The Yorkshire firm, which reprocesses over 40,000 tonnes of rigid plastics for packaging and product manufacturing each year, has been developing the technology over the past year,
It has been testing flexible plastic samples from supermarkets, like plastic bags, bread bags, salad bags, cheese and delivery bags.
Jonathan Attwood, product formulation manager at Bright Green Plastics, said: “The ultimate aim with this is to establish an additional feedstock, and avoid perfectly good soft plastics being wasted.
“This traceable process occurs on one site within the UK, reducing the CO2 impact of sorting and shipping abroad.Due to the extensive R&D we have completed in the last 12 months, we are confident that by January 2022 we will be able to offer a UK solution for the recycling of flexible packaging, albeit in low volume at the beginning.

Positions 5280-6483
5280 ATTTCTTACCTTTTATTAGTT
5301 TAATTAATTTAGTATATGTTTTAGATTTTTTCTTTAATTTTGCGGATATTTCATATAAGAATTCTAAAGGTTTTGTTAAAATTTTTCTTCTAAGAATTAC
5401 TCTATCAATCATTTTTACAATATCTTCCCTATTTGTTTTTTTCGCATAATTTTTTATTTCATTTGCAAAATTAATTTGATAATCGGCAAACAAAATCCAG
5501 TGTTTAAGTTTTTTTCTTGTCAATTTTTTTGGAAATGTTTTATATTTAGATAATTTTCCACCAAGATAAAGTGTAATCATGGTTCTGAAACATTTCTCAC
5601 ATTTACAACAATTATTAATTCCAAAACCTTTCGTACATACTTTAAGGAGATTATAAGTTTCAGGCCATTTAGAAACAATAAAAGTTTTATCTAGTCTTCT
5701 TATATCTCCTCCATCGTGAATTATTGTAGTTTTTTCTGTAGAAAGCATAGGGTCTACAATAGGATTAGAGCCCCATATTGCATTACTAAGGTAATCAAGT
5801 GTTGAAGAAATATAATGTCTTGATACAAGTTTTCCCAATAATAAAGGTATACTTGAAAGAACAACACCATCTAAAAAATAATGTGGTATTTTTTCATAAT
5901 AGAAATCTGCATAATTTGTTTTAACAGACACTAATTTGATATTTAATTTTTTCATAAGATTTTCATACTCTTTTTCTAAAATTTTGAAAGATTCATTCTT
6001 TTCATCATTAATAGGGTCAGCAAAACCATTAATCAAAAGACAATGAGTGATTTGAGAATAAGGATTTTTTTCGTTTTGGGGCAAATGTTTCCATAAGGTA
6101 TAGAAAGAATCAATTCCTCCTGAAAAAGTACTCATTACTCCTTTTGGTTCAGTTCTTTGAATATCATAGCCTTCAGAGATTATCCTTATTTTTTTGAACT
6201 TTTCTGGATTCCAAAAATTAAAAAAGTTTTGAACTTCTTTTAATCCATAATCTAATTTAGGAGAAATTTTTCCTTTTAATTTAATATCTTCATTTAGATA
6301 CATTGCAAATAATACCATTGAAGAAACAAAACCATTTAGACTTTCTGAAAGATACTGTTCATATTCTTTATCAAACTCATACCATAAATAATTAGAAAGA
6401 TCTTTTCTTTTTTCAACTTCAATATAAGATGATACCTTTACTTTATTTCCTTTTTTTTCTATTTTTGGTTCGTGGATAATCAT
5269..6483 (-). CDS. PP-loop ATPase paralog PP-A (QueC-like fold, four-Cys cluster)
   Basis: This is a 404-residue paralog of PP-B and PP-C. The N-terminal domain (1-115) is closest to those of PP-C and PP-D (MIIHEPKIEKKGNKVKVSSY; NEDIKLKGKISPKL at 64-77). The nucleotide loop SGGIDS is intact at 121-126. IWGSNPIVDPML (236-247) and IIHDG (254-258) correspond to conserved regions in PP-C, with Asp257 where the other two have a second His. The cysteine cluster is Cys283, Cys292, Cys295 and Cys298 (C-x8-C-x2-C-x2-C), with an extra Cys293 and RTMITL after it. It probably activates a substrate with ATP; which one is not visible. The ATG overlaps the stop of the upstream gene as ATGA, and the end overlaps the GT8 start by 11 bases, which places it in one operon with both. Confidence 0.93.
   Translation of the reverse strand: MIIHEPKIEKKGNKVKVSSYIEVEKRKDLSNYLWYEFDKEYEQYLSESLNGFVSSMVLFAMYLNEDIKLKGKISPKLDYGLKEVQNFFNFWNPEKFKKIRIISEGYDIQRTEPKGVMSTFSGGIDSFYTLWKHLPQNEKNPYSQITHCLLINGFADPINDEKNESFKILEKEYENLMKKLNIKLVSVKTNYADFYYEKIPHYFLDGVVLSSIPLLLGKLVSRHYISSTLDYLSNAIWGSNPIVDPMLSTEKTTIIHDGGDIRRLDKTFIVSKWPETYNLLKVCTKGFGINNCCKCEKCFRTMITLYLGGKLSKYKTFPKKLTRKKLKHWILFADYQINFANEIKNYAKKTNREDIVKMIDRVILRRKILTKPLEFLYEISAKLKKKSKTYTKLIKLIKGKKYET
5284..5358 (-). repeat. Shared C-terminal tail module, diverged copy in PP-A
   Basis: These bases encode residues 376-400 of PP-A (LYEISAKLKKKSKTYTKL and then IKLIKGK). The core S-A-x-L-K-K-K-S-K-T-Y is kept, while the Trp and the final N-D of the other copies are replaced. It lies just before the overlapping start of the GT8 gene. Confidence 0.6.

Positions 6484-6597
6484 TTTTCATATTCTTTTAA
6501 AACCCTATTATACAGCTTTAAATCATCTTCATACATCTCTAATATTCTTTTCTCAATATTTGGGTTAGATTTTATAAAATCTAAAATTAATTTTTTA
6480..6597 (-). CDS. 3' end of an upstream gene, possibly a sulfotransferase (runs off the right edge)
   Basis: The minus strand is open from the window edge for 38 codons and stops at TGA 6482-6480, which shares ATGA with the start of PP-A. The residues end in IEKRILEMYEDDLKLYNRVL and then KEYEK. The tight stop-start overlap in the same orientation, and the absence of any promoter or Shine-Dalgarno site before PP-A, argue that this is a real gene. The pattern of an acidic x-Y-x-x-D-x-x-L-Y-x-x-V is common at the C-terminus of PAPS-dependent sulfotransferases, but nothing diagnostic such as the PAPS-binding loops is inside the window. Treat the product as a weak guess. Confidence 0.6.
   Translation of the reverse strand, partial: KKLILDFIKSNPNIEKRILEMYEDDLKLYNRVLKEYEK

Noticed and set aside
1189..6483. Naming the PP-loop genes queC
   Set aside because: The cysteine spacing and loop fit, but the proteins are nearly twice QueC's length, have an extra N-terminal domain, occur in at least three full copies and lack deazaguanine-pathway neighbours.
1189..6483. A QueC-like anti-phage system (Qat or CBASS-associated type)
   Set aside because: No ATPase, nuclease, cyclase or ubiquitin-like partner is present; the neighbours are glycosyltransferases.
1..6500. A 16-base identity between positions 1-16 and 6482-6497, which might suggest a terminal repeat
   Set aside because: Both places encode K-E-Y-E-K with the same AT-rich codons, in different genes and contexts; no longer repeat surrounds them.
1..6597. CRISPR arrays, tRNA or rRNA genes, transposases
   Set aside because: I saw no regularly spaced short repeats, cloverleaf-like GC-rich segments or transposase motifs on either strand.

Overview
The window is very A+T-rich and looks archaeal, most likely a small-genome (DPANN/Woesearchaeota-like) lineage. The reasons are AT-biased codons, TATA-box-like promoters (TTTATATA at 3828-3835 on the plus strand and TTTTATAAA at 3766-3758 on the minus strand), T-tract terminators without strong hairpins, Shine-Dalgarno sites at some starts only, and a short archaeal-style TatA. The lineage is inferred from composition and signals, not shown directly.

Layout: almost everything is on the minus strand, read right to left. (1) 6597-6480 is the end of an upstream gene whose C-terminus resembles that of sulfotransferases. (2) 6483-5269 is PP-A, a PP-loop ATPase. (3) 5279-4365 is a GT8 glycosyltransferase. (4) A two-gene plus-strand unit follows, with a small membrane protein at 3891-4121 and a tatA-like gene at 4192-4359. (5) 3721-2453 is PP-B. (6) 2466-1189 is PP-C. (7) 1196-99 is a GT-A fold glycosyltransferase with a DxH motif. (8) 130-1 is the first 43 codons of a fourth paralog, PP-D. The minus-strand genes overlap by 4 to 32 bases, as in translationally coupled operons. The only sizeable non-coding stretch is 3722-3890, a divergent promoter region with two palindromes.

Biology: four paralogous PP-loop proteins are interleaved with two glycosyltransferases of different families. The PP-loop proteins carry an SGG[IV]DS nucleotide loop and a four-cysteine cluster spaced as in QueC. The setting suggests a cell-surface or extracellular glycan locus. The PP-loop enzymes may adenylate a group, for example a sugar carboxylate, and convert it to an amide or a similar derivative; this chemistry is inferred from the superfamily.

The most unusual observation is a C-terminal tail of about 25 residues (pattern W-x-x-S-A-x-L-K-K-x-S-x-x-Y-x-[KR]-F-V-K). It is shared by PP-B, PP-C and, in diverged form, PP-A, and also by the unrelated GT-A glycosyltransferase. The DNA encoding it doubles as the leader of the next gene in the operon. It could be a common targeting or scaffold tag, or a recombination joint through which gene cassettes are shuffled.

“The scalability of this project is based on existing technology and equipment, therefore we are able to upscale this process based on market demand.”
Bright Green Plastics is working in partnership with Ecosurety to ensure compliance at every stage of the development and introduction of this new technology.
Steve Spencer, managing director at Bright Green Plastics, said: “We have found a way to circumnavigate the restrictive sorting and processing costs that was, frustratingly, blocking progress in the recycling of soft plastics - which, let's face it, makes up a huge percentage of plastic waste in this country."
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